“And why would either of them be leaving me verses in my basket? Sometimes I think your father is right. How can you be so silly?” She reread the poem, shifting about to keep it from Kitty’s eyes, and pressed it to her bosom with one hand while fanning her face with the other. “Oh, oh, but my heart is all atremble. I am feeling quite dizzy. My salts, my salts, Kitty, in my reticule.”

Kitty departed on the errand in resignation, rolling her eyes as she left the room. If her mother would wear a pocket or an apron as did Mary that she might have her books about her, then her mother might have her salts at hand whenever she wished, instead of inconveniencing daughters and servants.

Although, in this instance Kitty could hardly blame her mother for a nervous attack. The verses were rather… she searched for an accurate word and dissolved in giggles. Well, excessively romantic to be sure. The idea that her father, who preferred to tease and trifle with his wife, would have made the effort to compose them, let alone had the inclination, was not only incredible but vaguely repellent. This required another reading.

Oh, yes please Kitty, another reading! I need to know what was written and by who, the pros and cons of an excerpt! 

Thank you Renée, I always enjoy reading excerpts & getting a small glimpse into a book I have not read.
Good Luck in the Giveaway everyone!  

a Rafflecopter giveaway

Discover what happens when Elizabeth Bennet and Fitzwilliam Darcy meet fancy and fantasy in this novella-length ensemble of Regency stories.
- What if two inexplicable trails of words led to the Meryton churchyard on the same blustery morning?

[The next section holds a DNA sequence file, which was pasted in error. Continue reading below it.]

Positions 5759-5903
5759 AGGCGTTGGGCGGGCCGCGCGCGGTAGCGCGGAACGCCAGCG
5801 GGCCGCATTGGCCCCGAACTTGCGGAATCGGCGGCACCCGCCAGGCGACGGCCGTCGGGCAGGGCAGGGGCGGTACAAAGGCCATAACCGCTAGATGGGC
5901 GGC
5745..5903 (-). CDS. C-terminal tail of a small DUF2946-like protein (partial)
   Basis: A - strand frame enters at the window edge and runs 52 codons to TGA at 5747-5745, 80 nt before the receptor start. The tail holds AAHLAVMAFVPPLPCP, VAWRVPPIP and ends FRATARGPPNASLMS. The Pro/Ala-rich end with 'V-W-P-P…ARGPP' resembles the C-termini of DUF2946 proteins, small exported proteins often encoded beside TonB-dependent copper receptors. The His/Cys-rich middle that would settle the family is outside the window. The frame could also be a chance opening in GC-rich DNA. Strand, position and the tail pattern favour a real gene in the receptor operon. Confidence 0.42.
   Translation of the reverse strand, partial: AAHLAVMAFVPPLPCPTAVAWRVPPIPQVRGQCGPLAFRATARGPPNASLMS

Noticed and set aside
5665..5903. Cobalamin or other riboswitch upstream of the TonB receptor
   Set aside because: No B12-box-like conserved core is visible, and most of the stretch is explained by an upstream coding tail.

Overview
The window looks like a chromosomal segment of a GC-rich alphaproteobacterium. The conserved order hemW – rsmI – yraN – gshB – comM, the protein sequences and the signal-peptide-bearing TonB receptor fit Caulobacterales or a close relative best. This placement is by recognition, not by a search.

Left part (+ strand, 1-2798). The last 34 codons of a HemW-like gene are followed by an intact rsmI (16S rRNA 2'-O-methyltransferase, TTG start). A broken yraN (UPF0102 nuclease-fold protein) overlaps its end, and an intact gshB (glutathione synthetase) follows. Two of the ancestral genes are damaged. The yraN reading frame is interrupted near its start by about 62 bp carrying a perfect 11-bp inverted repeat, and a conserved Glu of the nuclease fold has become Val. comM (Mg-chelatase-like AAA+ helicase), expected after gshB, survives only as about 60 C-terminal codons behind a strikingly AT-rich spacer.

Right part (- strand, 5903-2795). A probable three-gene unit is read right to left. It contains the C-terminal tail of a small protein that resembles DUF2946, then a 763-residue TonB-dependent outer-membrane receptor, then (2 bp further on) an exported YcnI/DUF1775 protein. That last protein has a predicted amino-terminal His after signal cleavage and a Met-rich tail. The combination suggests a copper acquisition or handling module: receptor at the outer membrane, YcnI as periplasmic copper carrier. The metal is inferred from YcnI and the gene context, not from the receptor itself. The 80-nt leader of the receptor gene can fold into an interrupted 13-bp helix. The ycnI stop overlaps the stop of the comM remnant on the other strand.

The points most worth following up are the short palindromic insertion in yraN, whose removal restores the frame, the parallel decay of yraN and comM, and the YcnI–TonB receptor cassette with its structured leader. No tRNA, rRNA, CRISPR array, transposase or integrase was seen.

- What if Darcy stumbled across suggestive lines of verse following Elizabeth’s stay at Netherfield?
- What if a rumored engagement so thoroughly shocked Lady Catherine that she could not interfere?
- What if Elizabeth learned the last man she would ever marry was the only man she could marry?
- What if every Bennet family member read the love poem Darcy intended only for his bride?
With all the intimacy and lyricism of a chamber concert, these five whimsical shorts will inspire the heart, prompt a smile, and entice readers to many happy returns.


5/2: Excerpt & Giveaway at From Milton to Pemberley
5/3: Guest Post & Giveaway at So Little Time…
5/4: Excerpt & Giveaway at Half Agony, Half Hope
5/5: Review & Giveaway at The Calico Critic
5/6: Guest Post & Giveaway at Austenesque Reviews
5/7: Guest Post & Giveaway at Babblings of a Bookworm
5/8: Review & Giveaway at Delighted Reader
5/9: Review & Giveaway at Austenesque Reviews
5/10: Interview & Giveaway at Savvy Verse and Wit
5/11: Review & Giveaway at Diary of an Eccentric
5/12: Review & Giveaway at Just Jane 1813
5/12: Excerpt & Giveaway at Laughing with Lizzie
5/13: Review & Giveaway at Book Girl of Mur-y-Castell
5/14: Excerpt & Giveaway at My Kids Led Me Back to Pride and Prejudice
5/15: Excerpt & Giveaway at Best Sellers and Best Stellars
5/16: Review & Giveaway at Margie’s Must Reads

As always I delight in hearing your thoughts!


  1. Thank you, Tamara, for hosting an excerpt from "A Fine Stout Love and Other Stories" and for participating in the blog tour. So pleased to visit!

    1. I wasn't a fan of short stories but JAFF soon converted me. There haven't been many collections of short stories, so it's great to have another addition. I look forward to reading your stories!

  2. I loved the excerpt! I can't wait to read "A Fine Stout Love and Other Stories".

    1. I hope you get to read it soon, fellow Janeite :) good luck in the giveaway :)

  3. Haha, I laughed through this particular story when I got to read the whole thing. Thanks for the excerpt share!

  4. well Kitty did want some excitement

  5. This is on my list of TBR books. Sounds delightful. Thanks for the excerpt.

  6. Thanks for the excerpt, Renée! :-)

  7. Hillarious excerpt! Thank you for sharing it. Mrs.Bennet is so Mrs.Bennet:))))


Thank you! Your comments are always welcome